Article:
Global Distribution Strategies: Directing Traffic

Managing all your global distribution channels can make you feel like a traffic cop at a busy intersection. No matter how vigorously you wave your arms, some channels just aren’t going to follow directions. To keep from standing by helplessly as your global distribution strategies go the wrong way down a one-way street, stick to a few simple rules.

Rule #1: Go Where Your Customers Are

Is your target customer a Facebook fanatic or a Conde Nast connoisseur? A Fodor’s foodie or a TripAdvisor top reviewer? Wherever they gather, that’s where you should be to experience the conversation. Learn what they want, need, and expect from a hotel stay. Learn what they’re saying about your hotel—and your competition. You can “lurk” to just listen in, or interact by responding to positive and negative reviews and posting useful travel information on the forums. Be very careful not to appear like you’re there to sell; instead, give general and timely travel tips, which are much appreciated. For example, someone who’s never traveled to your region might like to know what to pack for the weather conditions or receive a heads-up about construction projects that could impact their travel plans.

Rule #2: Work with OTAs

Many hotels may turn their noses up at online travel agents as a channel with little profit potential. However, they’re often a great way to get your hotel’s name in front of potential customers who don’t tend to be brand loyal.

Rule #3: Change with the Times

The content requirements for online distribution channels are constantly changing, so periodically review each site to make sure you’re meeting those requirements. Otherwise, your hotel could quickly lose visibility.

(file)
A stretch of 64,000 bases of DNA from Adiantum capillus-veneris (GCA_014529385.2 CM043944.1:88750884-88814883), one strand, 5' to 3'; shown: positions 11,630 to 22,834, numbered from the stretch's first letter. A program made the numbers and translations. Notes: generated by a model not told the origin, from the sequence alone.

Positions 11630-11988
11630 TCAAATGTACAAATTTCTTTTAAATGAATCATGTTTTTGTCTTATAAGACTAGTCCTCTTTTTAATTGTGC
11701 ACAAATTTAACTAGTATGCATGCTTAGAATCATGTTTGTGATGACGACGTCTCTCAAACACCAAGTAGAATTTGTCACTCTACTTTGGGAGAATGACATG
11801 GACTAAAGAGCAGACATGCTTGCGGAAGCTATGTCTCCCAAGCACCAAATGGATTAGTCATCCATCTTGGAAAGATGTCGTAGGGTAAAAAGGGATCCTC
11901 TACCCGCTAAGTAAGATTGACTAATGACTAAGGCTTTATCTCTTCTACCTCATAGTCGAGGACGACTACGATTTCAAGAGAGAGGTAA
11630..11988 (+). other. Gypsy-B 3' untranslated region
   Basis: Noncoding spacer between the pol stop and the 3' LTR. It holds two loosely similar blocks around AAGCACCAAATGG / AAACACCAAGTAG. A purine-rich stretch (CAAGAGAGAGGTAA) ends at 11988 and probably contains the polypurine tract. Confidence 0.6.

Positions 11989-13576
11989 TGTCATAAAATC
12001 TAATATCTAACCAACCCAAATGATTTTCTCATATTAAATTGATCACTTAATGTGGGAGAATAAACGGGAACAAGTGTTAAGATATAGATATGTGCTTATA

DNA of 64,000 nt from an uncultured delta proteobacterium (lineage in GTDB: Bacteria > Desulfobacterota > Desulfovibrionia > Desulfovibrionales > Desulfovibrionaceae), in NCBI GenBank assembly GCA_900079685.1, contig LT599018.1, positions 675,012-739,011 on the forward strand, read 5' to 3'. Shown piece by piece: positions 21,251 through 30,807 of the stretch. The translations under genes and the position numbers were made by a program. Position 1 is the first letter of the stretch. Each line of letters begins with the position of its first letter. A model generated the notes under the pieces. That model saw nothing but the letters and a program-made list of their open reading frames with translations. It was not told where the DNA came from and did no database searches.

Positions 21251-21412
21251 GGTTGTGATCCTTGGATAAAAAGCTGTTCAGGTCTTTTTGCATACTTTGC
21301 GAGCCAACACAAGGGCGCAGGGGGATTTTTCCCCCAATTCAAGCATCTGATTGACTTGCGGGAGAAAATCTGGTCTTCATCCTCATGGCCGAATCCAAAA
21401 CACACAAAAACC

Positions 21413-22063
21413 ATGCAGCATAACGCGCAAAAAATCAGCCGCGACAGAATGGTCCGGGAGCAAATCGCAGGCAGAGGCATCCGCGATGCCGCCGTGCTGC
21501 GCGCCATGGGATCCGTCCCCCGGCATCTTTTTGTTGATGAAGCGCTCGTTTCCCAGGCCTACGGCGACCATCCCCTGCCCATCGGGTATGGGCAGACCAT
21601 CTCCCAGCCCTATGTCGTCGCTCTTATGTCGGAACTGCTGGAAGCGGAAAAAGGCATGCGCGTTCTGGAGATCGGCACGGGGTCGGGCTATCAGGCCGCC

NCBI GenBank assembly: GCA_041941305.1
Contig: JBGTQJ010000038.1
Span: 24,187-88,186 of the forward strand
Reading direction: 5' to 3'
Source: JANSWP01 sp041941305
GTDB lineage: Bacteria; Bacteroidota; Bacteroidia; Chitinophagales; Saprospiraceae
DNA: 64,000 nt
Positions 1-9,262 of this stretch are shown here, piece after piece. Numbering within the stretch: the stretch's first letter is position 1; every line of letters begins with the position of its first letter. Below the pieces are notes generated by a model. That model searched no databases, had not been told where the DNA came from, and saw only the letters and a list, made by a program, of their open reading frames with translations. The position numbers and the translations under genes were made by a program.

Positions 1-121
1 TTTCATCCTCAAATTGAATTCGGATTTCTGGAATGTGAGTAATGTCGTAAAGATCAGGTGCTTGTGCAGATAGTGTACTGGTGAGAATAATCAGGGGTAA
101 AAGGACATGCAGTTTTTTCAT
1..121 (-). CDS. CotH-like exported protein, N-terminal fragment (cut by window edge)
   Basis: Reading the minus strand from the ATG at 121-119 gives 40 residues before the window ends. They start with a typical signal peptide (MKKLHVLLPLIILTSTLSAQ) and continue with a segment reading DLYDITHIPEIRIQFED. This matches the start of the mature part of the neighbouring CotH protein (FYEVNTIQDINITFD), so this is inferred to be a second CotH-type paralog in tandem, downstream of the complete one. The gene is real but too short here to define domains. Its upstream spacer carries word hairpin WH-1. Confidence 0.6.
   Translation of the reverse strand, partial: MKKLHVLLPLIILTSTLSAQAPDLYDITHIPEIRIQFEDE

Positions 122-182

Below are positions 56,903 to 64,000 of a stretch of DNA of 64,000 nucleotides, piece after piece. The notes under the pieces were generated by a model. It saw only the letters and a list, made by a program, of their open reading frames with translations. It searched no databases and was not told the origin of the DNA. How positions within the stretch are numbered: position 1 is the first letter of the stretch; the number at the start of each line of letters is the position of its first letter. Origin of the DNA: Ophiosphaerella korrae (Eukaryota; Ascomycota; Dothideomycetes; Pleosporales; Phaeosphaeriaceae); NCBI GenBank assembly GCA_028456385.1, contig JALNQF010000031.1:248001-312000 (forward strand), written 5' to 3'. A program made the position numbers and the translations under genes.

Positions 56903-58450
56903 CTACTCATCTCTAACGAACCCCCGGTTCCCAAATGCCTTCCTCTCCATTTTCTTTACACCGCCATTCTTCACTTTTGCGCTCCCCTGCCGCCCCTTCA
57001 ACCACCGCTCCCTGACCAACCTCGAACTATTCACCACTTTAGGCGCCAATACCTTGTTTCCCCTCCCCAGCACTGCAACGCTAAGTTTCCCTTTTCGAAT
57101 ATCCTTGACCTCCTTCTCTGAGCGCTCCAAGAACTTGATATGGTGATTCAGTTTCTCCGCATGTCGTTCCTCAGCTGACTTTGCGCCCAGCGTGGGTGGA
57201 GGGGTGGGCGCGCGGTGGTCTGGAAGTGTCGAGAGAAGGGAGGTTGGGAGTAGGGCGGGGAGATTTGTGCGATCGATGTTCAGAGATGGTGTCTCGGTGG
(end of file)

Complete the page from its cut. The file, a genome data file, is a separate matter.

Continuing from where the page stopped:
Rule #4: ‘Click’ with the Customer

Remember to keep your hotel’s main web site as simple to navigate as possible, especially for the ever-growing smart phone customer. A customer should be able to book a room in as few clicks or taps as possible, and a smart phone customer would like the same array of tools available as a traditional PC customer.

Rule #5: Pick Your Booking Channels Carefully

Channels that direct customers back to your branded web site are always preferable, though some sites like Facebook are evolving to the point a customer can make a reservation directly from a business’s page. A rapidly growing “traffic cop” is Google Hotel Finder. It’s worth your time to check into how it works and how to get your hotel listed.

Rule #6: Consider Same-Day Bookings

Finally, don’t overlook the possibility of offering last-minute, same-day deals via mobile platforms. Many hotel managers shy away from these because they fear underselling to customers who aren’t in their target market. However, done correctly, this can be a way to attract new customers and cement the brand loyalty of existing customers.

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